Colombia – The Ultimate Tailor-made Birding Trip

18 Days



8 Years

£ 4624

The Ultimate Colombia

Colombia – a country associated with beauty, mystery, tropical warmth and endless bounty. The natural riches found within its borders aren’t found here by chance, however. It’s Colombia’s rugged, broken and unique geography that makes it one of the world’s most diverse countries, a treasure trove of biological evolution, where this same geography has created many restricted range species, found across Colombia’s 5 main geographical regions – Andean, Pacific, Caribbean, Llanos (plains) and Amazon. This vast array of landscapes and ecosystems makes a wildlife watching tour to Colombia an essential trip for any discerning wildlife enthusiast. Additionally there are also those special ecosystems that Colombia has almost to itself, such as the tropical savannahs of the Llanos (or Eastern Plains) that only exist in Colombia and Venezuela, covering an area larger than Nepal, or the Paramo – a high altitude tundra recently proven to be the fastest-evolving ecosystem on Earth, with its other-worldly plants and extreme climate.


The word ‘Colombia’ sparks imagination and wonder when mentioned in birding circles. It is the mecca for neo-tropical birding, being home to 1,932 recorded species (over 1,950 unofficially recorded) with more being found each week as the country’s vast territory is explored during this time of transition and peace. This startling amount represents close to 20% of the world’s total number of birds. Among this mouth-watering list there are at least 84 ‘country endemics’ found in Colombia’s various isolated geo-regions and ecosystems, the evolutionary results of the complex and extreme Andean topography, its role as the bio-bridge between North, Central and South America and its 1,000-mile Caribbean and Pacific coastlines.


During this tour you’ll explore the biodiversity hotspot of the highlands of many regions of Colombia, starting in the Eastern Andes The Amazonian piedmont in Putumayo, one of the most biodiverse areas of our country and also one of the last biological corridors between the Andes and the Amazon. Back to the Andes, to the Central mountain range where volcanic soils have shaped and given life to this lush environment; and finally, the incredible north coast in the lowlands of Sierra Nevada de Santa Marta, where you will visit the unique and endangered ecosystem of tropical dry forest in Tayrona National Park.. Colombia is here, slowly but surely making a claim to being one of the world’s most exciting emerging wildlife watching destinations.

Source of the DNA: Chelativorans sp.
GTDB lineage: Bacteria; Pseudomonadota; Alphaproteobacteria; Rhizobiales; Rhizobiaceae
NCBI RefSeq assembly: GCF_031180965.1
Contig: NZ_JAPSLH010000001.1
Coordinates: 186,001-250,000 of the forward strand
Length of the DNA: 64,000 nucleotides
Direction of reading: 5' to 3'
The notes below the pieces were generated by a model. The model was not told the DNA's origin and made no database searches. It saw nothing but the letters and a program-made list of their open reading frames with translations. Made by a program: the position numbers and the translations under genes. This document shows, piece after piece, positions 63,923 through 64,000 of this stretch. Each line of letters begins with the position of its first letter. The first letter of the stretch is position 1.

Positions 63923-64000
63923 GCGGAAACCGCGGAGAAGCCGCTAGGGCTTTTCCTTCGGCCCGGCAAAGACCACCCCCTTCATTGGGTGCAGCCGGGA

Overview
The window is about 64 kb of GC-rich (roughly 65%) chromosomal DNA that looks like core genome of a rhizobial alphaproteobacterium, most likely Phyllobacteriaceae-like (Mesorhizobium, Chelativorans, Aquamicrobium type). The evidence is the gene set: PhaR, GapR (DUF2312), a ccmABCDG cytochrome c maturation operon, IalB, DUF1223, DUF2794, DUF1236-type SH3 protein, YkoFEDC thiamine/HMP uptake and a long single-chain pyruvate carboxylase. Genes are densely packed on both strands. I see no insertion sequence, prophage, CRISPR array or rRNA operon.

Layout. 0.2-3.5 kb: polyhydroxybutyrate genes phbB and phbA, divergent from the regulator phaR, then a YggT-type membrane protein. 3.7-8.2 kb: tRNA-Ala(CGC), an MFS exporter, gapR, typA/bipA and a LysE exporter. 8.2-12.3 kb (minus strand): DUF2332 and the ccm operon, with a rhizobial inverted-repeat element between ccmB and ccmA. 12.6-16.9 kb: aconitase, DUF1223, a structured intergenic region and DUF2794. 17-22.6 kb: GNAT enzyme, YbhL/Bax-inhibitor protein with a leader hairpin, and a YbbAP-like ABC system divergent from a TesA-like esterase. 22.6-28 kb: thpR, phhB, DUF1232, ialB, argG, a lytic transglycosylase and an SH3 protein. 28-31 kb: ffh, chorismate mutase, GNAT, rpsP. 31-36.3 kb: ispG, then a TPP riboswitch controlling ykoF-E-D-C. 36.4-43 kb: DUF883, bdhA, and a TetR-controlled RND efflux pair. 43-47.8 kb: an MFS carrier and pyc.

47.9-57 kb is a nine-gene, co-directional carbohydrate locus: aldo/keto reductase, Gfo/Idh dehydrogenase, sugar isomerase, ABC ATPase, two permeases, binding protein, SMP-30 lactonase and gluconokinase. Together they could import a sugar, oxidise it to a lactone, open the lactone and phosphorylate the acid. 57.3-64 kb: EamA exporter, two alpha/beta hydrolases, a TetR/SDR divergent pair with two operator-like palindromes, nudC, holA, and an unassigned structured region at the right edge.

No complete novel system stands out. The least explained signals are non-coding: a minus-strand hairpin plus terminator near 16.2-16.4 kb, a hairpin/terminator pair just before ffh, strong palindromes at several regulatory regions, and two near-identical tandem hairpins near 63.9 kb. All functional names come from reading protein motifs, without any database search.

Price £4,624/ $5,550

Based on 4 pax. Excludes international flights.

£5,960 $7,153 Based on 2 pax.



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Day by Day


Located at 8,530 ft above sea level and surrounded to the east with its imposing Cerros Orientales (eastern hills) we find the capital and largest city of Colombia, Bogotá. With average temperatures of 62ºF throughout the year, Bogotá leans towards being a cool weather city for its 8 million or so inhabitants; a population that brings together people from all over the country, making Bogotá a multicultural city with a good representation of each region of Colombia. Bogotá offers visitors a vast variety of options for all kinds of activities related with culture, nature, history and nightlife. It boasts Colombia’s best museums, among them the world-renowned Gold Museum and an excellent gastronomic scene that is developing into an unmissable attraction. Having been the most important city since the Spanish colonial times, Bogotá is full of history and tales, where many of the most important moments of Colombia’s recent history have occurred. Also, the night life of Bogotá is amazing, its wide variety of bars and restaurants makes Bogotá a place to live and enjoy, and staying more than 3 nights, you’ll start to ‘get’ Bogota’s local vibe.


Today we will arrive in the Amazon of Colombia, in the region of Putumayo, one of the departments that connect the Andes with the Amazon and one of the most important biodiversity corridors of Colombia. Putumayo is divided into 3 regions, low, mid and high Putumayo according to the altitude. Lower Putumayo covers the Amazon plains, mid Putumayo the Amazon the foothills and the transition zone between the Amazon and the Andes and high Putumayo is the Andean region of the department. This characteristic makes Putumayo a transition department between the Andes and the Amazon, with a great variety of ecosystems and altitudes that range from sea level to 4,700 m.a.s.l., creating one of the most important biodiversity corridors in Colombia.